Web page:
taxmap/pubs/p954-002.htm#TXMP512cf206

Qualified community asset.


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The following are qualified community assets.
  1. Qualified community stock.
  2. Qualified community partnership interest.
  3. Qualified community business property.
taxmap/pubs/p954-002.htm#TXMP23c7b88c

Qualified community stock.


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This is any stock in a U.S. corporation, if all the following requirements are met.
  1. You acquired the stock after 2001 and before 2010 at its original issue solely in exchange for cash. (This requirement is also met if you acquired the stock at any time from another person in whose hands it was qualified community stock.)
  2. The corporation was a renewal community business (or was being organized as a renewal community business) at the time the stock was issued.
  3. The corporation qualified as a renewal community business during substantially all of your holding period for the stock. (This requirement is also met if the corporation ceased to qualify as a renewal community business after the 5-year period beginning on the date you acquired the stock. However, your qualified capital gain cannot be more than what it would have been if you had sold the stock on the date the corporation ceased to qualify.)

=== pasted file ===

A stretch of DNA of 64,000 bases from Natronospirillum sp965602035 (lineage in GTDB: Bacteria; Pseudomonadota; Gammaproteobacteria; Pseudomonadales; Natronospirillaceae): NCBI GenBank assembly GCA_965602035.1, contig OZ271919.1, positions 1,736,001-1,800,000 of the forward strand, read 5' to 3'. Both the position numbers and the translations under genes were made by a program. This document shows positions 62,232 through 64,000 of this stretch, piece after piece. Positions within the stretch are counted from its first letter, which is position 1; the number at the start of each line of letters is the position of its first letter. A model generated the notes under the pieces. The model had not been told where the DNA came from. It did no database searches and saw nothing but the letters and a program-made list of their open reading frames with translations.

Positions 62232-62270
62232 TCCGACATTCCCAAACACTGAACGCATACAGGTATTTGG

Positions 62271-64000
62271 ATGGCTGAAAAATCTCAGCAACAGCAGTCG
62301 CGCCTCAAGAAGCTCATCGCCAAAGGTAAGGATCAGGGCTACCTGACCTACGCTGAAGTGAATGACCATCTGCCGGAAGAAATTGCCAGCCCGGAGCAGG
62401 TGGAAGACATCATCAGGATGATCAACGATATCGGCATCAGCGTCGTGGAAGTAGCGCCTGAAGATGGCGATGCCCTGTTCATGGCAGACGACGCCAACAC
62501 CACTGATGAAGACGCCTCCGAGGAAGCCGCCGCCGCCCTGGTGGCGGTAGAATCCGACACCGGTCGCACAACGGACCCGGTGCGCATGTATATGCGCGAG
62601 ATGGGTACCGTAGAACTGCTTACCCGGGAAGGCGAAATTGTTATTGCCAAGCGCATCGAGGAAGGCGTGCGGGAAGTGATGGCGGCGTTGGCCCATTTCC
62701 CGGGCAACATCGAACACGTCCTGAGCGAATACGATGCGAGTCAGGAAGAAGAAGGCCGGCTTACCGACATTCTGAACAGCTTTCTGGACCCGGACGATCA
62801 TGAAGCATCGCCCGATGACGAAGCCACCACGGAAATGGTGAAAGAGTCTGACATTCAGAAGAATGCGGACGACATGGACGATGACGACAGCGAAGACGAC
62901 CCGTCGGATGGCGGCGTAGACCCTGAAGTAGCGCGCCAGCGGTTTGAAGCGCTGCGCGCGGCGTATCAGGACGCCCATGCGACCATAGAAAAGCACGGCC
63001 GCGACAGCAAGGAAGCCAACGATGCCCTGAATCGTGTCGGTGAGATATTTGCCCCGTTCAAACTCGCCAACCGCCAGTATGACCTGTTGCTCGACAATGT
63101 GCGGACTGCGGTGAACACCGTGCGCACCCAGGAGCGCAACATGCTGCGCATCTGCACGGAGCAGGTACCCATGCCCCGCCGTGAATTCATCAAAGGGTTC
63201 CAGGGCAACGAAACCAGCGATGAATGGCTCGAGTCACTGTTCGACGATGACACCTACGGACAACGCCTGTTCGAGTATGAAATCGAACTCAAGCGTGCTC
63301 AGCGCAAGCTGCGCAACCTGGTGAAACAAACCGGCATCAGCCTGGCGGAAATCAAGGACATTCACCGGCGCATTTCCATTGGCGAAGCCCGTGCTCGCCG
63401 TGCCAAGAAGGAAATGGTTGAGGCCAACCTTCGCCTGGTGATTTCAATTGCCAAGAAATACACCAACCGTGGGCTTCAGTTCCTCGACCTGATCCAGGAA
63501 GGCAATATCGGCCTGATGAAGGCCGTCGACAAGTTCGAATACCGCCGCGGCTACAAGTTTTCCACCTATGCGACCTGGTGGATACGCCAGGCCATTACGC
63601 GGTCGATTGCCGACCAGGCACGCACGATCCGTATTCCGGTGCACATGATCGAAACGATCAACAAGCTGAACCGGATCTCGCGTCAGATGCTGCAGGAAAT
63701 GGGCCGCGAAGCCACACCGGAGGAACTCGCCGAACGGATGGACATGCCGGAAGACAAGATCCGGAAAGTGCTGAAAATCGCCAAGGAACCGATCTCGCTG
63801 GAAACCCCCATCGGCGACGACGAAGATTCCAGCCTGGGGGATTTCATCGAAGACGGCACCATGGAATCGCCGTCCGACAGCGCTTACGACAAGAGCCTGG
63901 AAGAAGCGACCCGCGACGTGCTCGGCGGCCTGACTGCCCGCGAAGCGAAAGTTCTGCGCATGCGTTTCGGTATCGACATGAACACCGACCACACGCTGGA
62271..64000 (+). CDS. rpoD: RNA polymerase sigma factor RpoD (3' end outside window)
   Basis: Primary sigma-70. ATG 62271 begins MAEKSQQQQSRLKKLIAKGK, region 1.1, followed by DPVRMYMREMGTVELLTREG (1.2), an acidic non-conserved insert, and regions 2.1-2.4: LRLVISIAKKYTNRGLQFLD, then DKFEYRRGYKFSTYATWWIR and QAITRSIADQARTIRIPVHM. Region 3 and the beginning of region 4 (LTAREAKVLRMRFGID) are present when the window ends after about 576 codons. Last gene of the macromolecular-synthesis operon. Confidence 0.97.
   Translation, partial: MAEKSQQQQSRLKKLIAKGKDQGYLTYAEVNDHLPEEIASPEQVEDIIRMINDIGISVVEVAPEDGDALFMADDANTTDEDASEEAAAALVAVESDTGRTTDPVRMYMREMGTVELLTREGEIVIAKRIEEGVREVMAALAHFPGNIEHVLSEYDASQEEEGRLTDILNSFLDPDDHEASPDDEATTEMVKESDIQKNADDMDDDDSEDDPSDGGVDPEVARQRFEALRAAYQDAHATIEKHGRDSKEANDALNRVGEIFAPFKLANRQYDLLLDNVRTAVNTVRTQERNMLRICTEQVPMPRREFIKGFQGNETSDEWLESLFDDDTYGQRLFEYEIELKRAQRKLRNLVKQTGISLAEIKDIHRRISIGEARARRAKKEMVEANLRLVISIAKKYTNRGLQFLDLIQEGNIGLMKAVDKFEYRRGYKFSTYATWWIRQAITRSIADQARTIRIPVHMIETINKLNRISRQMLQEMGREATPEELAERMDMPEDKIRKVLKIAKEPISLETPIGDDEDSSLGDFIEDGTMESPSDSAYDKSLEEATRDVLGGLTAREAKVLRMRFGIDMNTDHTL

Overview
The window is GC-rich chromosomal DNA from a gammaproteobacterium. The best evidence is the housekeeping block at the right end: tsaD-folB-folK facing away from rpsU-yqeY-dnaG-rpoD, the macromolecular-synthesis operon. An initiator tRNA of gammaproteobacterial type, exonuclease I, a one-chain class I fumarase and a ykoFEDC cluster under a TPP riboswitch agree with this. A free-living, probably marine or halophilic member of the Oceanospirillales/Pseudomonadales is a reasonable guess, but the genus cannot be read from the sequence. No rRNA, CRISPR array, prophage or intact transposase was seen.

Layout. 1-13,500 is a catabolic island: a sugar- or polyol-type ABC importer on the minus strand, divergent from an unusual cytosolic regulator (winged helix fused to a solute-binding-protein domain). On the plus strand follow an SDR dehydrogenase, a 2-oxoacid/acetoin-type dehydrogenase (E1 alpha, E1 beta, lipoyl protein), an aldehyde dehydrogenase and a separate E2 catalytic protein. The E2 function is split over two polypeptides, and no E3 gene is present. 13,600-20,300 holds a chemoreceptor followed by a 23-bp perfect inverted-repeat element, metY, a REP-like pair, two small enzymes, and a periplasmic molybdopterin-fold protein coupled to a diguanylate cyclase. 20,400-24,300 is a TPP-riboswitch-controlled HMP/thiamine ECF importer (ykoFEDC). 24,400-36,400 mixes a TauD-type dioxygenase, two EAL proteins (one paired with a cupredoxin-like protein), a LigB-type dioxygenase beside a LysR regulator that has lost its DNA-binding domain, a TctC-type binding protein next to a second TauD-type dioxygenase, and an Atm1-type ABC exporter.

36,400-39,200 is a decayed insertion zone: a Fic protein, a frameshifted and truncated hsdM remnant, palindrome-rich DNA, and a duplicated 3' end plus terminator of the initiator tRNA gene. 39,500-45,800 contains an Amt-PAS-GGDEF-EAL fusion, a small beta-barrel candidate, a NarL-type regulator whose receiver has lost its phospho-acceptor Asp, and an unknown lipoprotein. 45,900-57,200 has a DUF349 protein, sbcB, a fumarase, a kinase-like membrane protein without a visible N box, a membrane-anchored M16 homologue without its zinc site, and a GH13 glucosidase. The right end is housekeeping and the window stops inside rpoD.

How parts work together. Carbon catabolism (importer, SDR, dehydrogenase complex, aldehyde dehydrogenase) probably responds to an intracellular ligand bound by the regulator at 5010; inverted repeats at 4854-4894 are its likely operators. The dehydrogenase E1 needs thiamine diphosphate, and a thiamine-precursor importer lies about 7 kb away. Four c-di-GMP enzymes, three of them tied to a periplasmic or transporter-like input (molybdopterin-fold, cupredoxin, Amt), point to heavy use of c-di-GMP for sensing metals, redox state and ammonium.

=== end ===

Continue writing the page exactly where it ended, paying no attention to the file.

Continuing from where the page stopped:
taxmap/pubs/p954-002.htm#TXMP7fa527bf

Redemptions of stock.
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Stock will not qualify as qualified community stock if the issuing corporation makes certain redemptions of its stock within 2 years before or 2 years after the date the stock was issued. For details, see sections 1400F(b)(2)(B) and 1202(c)(3) of the Internal Revenue Code.
taxmap/pubs/p954-002.htm#TXMP790d3ac8

Qualified community partnership interest.


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This is any capital or profits interest in a U.S. partnership, if all the following requirements are met.
  1. You acquired the partnership interest from the partnership after 2001 and before 2010 solely in exchange for cash.
  2. The partnership was a renewal community business (or was being organized as a renewal community business) at the time the partnership interest was acquired.